Over the years, acceptance of the techniques directed at artificially strengthening a well bore during drilling has had as many starts and stops as a crash-riddled auto race. Well bore strengthening concepts were conceived in the early 1990s, before becoming sidetracked in the latter part of that decade. The practice experienced a resurgence earlier this decade, perhaps coinciding not so coincidentally with rig rates and overall drilling costs that jumped exponentially.
However, Braley says he believes the industry’s renewed acceptance was generated not so much by economics, but renewed confidence in the engineering principles behind it. “We reached a point where we were able to effectively use software to show the customer that there was sound engineering behind this. It became a reality when we were able to put in rock parameters and show the customer the fracture width, the particle size distribution and all the supporting data. I know when Baroid introduced its lost circulation treatment software, it increased customer confidence because of the sound engineering applied,” he holds.
“The engineering we have put into well bore strengthening also has led to improvements in managing lost circulation. Our conclusions from research into well bore strengthening led us to look at things differently. We are now looking at better sizing, narrower particle size distribution, and bimodal distribution in some of our lost circulation material,” Braley adds.
Likewise, Peresich says Baker Hughes’ comprehensive suite of engineering software packages has been critical to the entire stabilization process, especially when it comes to monitoring premium fluids in extreme environments. “Our software accurately predicts the hydraulic forces that can be optimized to maintain well bore stability, even in extreme high-pressure/high-temperature conditions or the wide temperature ranges in ultradeepwater wells,” he states.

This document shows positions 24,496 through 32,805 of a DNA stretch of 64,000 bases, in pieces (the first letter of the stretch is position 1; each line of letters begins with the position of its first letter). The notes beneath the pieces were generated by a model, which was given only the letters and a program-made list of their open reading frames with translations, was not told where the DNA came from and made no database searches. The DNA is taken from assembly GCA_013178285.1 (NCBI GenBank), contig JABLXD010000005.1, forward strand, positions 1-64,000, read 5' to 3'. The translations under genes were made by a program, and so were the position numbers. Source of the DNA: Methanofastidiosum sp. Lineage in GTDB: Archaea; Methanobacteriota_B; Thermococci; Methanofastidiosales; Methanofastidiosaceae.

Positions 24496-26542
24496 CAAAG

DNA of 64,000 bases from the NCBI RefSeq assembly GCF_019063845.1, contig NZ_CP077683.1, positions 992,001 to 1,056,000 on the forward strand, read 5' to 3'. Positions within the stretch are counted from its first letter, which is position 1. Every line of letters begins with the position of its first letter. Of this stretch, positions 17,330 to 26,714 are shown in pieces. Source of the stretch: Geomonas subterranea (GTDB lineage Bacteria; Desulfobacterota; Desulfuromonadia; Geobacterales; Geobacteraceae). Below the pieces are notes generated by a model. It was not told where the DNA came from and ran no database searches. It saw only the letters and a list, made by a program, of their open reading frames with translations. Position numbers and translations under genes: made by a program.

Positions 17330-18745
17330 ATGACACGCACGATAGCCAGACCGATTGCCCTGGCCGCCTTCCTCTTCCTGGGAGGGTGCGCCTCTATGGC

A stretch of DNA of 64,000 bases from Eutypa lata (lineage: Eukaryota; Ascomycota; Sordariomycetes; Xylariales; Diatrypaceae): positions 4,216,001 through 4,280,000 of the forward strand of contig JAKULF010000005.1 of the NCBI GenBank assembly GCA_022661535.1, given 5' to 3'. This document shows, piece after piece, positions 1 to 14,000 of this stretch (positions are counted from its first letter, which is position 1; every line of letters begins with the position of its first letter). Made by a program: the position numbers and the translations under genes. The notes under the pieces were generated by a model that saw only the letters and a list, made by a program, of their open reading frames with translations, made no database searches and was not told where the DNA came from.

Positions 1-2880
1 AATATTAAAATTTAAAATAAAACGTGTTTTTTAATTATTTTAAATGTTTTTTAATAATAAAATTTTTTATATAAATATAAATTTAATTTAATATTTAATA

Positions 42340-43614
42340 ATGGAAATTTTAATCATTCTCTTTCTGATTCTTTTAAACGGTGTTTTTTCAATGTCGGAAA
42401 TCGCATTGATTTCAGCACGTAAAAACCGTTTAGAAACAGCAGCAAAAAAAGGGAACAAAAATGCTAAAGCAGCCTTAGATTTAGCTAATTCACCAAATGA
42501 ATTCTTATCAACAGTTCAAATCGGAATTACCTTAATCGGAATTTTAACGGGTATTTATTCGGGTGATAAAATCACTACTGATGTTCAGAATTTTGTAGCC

In deepwater operations, it is almost an inevitability that mismanaging equivalent circulating density (ECD) will propagate an unstable well bore. This is an environment where temperatures and pressures can change in a heartbeat, and in so doing, completely alter the rheological properties of the premium synthetic drilling fluids employed almost exclusively to cope with the narrow mud weight windows (Figure 3).
In response, all the major mud companies have their own versions of a “flat rheology” SBM engineered to deliver a constant rheological profile independent of temperature and pressure. That is all well and good, but M-I SWACO’s Friedheim insists that the industry should aspire to develop a fluid that genuinely delivers almost methodical performance, similar to a mechanical tool, he says.
“The flat rheology systems have been great, but they can possibly be improved in terms of being flatter, so you literally have a fluid that performs like a tool,” Friedheim comments. “We are still looking at how to simplify and manage them better. In line with this, we are also always looking at ways of preventing (barite) sag. Today, for instance, we use micronized barite to prevent sag and minimize ECD fluctuations. It all comes down to finding chemical solutions to engineering problems.”
Baroid’s Braley adds that efforts to make thinner fluids must come with a caveat. “The focus has been on developing thinner fluids, but if the fluid is too thin, in some of these smaller well bores being drilled today you may see a change in flow regime. This can have a huge impact on ECD, so that any benefit you get from a thin fluid design is offset by flow regime transition. Now, all of a sudden, you are looking at running flatter rheological profiles in a laminar flow regime, while still trying to minimize the ECD impact,” he says, adding the two primary technology gaps center on improving the gel structure and low-end rheology.
Peresich points out that ongoing Baker Hughes research efforts reflect the importance being placed on ECD and all other issues that impact deepwater drilling. “The pace of change within our product development and research groups has increased greatly over the past 12 months,” he says. “Through continuous improvement measurements in deep water, we recently, for example, extended the temperature range of constant rheology SBM up to 300 degrees. This more robust formulation provides improved resiliency to contaminants along with lowering the HP/HT filtrate.”